Many times you can find the software and clearinghouse integrated in the same package which ensures their compatibility. Otherwise, you’ll want to make sure the clearinghouse is going to live in harmony with your billing software or you’ll live in what is known as “clearinghouse hell.” This happens when there is a claim error and the clearinghouse blames the software company, who blames the clearinghouse, and back and forth until someone takes responsibility. Try to avoid that at all costs.

Like software, clearinghouse costs vary radically. You should allocate from zero to $300 for “membership” fees and from zero to $100 per doctor for sign-up.

By way of reference

Although your reference library can comfortably contain a wealth of texts, we’ll consider here only the very few that are the real must-haves: the International Classification of Diseases (ICD)-10, Current Procedural Terminology (CPT) and Healthcare Common Procedure Coding System (HCPCS) Level II Expert coding books. If you’re billing for dentists, you’ll also want the Current Dental Terminology codes, which is the dental version of CPT codes. You can sketch in about $100 for a single download of CPT or around $250 if you have a small staff of under 10 people and wish to network the software. The CPT and CDT physical books cost around $105 and $75, respectively. While the ICD-10 Second Edition classification codes can be accessed for free (see the Appendix), figure on spending around $150 for the HCPCS Level II Expert.

One medical insurance biller (MIB) we know in Napa, California, prefers hardcopy books in lieu of downloads, which are sometimes a little pricier. She has also added a National Drug Code directory, which has every injectable that a doctor might use. “This can be especially useful if you are working for a family practice or dermatologist,” she says. We also recommend having a medical terminology dictionary on hand.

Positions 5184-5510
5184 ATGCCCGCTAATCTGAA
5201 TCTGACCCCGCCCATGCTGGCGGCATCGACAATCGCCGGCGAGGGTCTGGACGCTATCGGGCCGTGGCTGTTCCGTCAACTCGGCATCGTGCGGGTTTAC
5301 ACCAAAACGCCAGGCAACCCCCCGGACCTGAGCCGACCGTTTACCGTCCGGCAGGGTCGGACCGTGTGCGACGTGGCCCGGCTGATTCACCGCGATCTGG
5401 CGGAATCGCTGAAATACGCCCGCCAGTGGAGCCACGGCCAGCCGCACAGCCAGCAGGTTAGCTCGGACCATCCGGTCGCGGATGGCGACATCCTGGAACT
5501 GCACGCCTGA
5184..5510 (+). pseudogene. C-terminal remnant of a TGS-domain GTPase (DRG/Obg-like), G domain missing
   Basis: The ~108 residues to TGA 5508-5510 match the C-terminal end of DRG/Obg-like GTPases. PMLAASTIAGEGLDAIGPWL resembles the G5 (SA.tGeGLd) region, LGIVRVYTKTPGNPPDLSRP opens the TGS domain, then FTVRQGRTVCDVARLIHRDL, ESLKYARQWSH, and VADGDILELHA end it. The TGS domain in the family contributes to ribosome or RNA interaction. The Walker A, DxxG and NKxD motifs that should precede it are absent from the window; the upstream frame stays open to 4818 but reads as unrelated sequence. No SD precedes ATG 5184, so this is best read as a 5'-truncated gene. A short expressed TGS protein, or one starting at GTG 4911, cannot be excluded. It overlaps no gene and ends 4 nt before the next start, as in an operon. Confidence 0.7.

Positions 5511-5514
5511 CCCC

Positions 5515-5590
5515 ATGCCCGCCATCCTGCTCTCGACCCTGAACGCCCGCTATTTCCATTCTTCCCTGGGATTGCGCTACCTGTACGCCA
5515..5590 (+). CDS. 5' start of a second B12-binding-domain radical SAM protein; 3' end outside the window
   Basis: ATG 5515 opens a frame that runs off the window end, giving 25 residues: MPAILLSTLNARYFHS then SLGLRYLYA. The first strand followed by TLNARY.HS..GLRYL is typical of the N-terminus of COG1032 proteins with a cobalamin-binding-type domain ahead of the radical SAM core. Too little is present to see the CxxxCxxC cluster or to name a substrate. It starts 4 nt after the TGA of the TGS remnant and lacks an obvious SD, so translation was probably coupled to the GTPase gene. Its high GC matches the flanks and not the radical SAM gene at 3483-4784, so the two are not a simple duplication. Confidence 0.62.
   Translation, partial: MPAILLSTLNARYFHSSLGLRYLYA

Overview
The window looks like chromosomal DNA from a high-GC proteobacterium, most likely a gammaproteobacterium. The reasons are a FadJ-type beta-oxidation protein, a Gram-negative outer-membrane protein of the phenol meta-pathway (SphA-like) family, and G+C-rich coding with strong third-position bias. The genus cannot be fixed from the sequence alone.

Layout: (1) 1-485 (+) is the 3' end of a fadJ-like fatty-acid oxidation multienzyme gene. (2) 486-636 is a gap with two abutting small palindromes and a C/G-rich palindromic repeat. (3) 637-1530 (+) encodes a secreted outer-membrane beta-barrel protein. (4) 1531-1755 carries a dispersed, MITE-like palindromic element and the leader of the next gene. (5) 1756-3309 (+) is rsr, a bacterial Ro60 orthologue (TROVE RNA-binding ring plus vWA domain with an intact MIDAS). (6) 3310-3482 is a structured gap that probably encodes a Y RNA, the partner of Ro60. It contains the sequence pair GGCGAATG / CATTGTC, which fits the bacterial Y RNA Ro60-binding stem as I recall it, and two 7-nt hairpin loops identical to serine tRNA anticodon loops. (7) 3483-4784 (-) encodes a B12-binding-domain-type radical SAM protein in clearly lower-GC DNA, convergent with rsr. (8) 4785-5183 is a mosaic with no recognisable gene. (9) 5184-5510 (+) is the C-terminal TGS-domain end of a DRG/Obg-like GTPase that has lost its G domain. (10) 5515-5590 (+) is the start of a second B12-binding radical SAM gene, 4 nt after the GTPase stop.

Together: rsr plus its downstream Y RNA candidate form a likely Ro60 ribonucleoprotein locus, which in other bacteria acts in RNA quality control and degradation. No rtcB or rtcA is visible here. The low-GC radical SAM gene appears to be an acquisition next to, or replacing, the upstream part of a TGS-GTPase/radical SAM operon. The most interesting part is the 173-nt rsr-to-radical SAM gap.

Phone necessities

You should install at least one separate dedicated landline for your business to handling business phone calls. Costs, of course, depend on how many features you add to your telephone service and which local and long-distance carriers you go with, but for the purpose of startup budgeting, let’s say you should allocate about $25 per line. You’ll also need to add the phone company’s installation fee, which should be around $50.

Another alternative is to use a cloud communications system like RingCentral that can handle all or some of your communication needs such as a “soft phone,” answering machine, fax and texts on multiple devices.

During the times you’re out of the office, you’ll need somebody or something to answer your phone. “Having an answering machine or voice mail is important,” says the Napa MIB. “Doctors don’t like to make a lot of calls, so they need to know what their options are if they can’t reach you right away such as leaving a detailed message and knowing you’ll respond.”

You have several ways to go here: the trusty answering machine, the phone company’s voice mail feature or a cloud-based communication system mentioned earlier. For estimating startup costs, let’s figure a basic answering machine at about $40, voice mail at about $6 a month or the cloud-based answering service starting around $25 a month.

Edition: October 2016